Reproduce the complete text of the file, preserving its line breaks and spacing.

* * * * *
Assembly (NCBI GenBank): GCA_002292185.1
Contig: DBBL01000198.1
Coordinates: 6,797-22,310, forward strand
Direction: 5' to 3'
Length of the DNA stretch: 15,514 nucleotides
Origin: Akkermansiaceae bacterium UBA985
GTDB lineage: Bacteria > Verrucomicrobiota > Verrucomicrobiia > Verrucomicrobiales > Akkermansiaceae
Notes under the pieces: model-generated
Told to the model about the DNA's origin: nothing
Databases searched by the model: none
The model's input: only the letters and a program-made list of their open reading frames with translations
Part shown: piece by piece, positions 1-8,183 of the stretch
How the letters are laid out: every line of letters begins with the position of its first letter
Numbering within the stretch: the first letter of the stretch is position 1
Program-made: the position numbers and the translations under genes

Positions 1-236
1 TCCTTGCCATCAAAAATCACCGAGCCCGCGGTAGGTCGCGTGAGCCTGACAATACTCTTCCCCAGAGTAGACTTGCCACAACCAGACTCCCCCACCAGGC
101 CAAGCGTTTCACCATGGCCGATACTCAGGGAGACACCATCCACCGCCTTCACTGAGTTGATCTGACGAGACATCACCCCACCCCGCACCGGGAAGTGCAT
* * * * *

Assembly (NCBI GenBank): GCA_002292185.1
Contig: DBBL01000198.1
Coordinates: 6,797-22,310, forward strand
Direction: 5' to 3'
Length of the DNA stretch: 15,514 nucleotides
Origin: Akkermansiaceae bacterium UBA985
GTDB lineage: Bacteria > Verrucomicrobiota > Verrucomicrobiia > Verrucomicrobiales > Akkermansiaceae
Notes under the pieces: model-generated
Told to the model about the DNA's origin: nothing
Databases searched by the model: none
The model's input: only the letters and a program-made list of their open reading frames with translations
Part shown: piece by piece, positions 1-8,183 of the stretch
How the letters are laid out: every line of letters begins with the position of its first letter
Numbering within the stretch: the first letter of the stretch is position 1
Program-made: the position numbers and the translations under genes

Positions 1-236
1 TCCTTGCCATCAAAAATCACCGAGCCCGCGGTAGGTCGCGTGAGCCTGACAATACTCTTCCCCAGAGTAGACTTGCCACAACCAGACTCCCCCACCAGGC
101 CAAGCGTTTCACCATGGCCGATACTCAGGGAGACACCATCCACCGCCTTCACTGAGTTGATCTGACGAGACATCACCCCACCCCGCACCGGGAAGTGCAT